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Open Access Research article

Detection of hepatitis C virus RNA in saliva of patients with active infection not associated with periodontal or liver disease severity

Francisca Sosa-Jurado1*, Verónica L Hernández-Galindo2, Daniel Meléndez-Mena3, Miguel A Mendoza-Torres3, Fernando J Martínez-Arroniz4, Verónica Vallejo-Ruiz1, Julio Reyes-Leyva1 and Gerardo Santos-López1*

Author Affiliations

1 Laboratorio de Biología Molecular y Virología, Centro de Investigación Biomédica de Oriente, Instituto Mexicano del Seguro Social, Km 4.5 Carretera Federal Atlixco-Metepec, Metepec, Puebla CP 74360, México

2 Maestría en Ciencias en Investigación Clínica, Escuela Superior de Medicina y Homeopatía, Instituto Politécnico Nacional, Distrito Federal, México

3 Servicio de Gastroenterología, Hospital de Especialidades, Unidad Médica de Alta Especialidad, Centro Médico Nacional General de División Manuel Ávila Camacho, Instituto Mexicano del Seguro Social, Puebla, Puebla, México

4 Facultad de Estomatología, Benemérita Universidad Autónoma de Puebla, Puebla, Puebla, México

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BMC Infectious Diseases 2014, 14:72  doi:10.1186/1471-2334-14-72

Published: 10 February 2014

Abstract

Background

Hepatitis C virus (HCV) is mainly transmitted by parenteral route, being blood transfusion and intravenous drug use the most frequent risk factors. However, it has been suggested that there are other routes of transmission. There are several studies where HCV RNA has been detected in saliva of patients infected with HCV, and epidemiological studies have proposed the dental treatments as possible risk factors for HCV transmission. The purpose of this study was to detect the presence of HCV RNA in saliva of patients with active infection and associating with periodontal or liver disease.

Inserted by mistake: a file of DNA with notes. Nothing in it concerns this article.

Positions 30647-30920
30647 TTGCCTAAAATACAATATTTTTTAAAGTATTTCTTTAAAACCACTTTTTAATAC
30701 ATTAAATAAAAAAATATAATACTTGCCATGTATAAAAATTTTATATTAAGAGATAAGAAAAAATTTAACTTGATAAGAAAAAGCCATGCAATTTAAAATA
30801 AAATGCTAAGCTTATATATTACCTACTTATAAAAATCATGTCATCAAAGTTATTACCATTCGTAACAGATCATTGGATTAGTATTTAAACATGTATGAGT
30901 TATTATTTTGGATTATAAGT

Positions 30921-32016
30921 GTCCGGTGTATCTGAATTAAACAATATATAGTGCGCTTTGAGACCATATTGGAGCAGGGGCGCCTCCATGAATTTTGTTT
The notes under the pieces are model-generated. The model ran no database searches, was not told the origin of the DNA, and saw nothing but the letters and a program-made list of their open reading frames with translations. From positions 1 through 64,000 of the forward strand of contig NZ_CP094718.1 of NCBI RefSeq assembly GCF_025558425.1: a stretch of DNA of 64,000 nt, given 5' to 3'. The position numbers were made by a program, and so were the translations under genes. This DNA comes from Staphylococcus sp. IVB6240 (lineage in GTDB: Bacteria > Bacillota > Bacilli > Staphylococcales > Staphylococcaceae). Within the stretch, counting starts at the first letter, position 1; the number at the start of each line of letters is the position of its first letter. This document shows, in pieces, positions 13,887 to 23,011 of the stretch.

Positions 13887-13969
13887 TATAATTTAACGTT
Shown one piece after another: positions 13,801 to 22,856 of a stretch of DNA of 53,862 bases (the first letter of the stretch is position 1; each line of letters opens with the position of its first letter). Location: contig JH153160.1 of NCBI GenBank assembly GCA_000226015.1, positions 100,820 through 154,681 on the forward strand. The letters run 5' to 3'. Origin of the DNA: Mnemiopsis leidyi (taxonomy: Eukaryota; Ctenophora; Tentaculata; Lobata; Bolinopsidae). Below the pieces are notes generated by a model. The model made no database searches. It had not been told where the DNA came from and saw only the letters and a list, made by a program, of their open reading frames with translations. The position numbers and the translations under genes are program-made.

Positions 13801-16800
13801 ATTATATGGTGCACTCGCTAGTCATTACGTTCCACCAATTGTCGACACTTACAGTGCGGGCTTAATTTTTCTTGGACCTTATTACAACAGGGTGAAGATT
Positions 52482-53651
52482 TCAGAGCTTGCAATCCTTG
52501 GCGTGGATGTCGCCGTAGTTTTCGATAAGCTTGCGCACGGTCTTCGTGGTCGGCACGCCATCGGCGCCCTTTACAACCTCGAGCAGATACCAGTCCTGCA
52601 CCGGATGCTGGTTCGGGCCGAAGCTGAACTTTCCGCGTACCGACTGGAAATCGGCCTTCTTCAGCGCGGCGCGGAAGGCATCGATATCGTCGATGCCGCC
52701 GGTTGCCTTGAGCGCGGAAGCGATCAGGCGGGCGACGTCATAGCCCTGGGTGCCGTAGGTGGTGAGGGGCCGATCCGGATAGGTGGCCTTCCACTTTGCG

Methods

Patients with quantifiable HCV-RNA in serum were enrolled in the study. Periodontal disease was assessed using the modified gingival index (MGI). Presence of dental plaque was assessed with the use of disclosing tablets. Patients were clinically and laboratory evaluated to identify the stage of liver disease, the HCV RNA was determinate in saliva by nested RT-PCR. To determine associations between different parameters univariate and multivariate analysis were used.

Results

A total of 45 patients were included. Of these patients, 21 (46.6%) had hepatitis, 23 (51.1%) had cirrhosis and one patient (2.4%) presented hepatocellular carcinoma (HCC). Viral loads in serum ranged from 2.31–6.68 log IU/ml with a mean of 5.46 log IU/ml (95% CI 5.23–5.70). HCV RNA was positive in saliva of 29 patients (64.4%) and was not detected in 16 (35.6%). For univariate analysis three independent variables were associated with the detection of HCV-RNA in saliva: gender, viral load and dental plaque and multivariate analysis only one independent variable viral load >5.17 log IU/mL remained significantly associated with the detection of HCV in saliva (p = 0.0002). A statistical difference was observed when viral load was analyzed, log 5.85 IU/mL (95% CI 5.67–6.02) for patients with HCV in saliva vs. log 4.77 IU/mL (95% CI 4.35–5.19) for patients without HCV in saliva (p = 0.0001). The detection of HCV-RNA in saliva was more frequent in patients with relatively high serum viral loads.

Conclusion

HCV-RNA in saliva was associated with the level of serum viral load but not with periodontal or liver disease severity.

Keywords:
Periodontal disease; Viral load; Gingivitis prevalence; Risk factors; Liver disease severity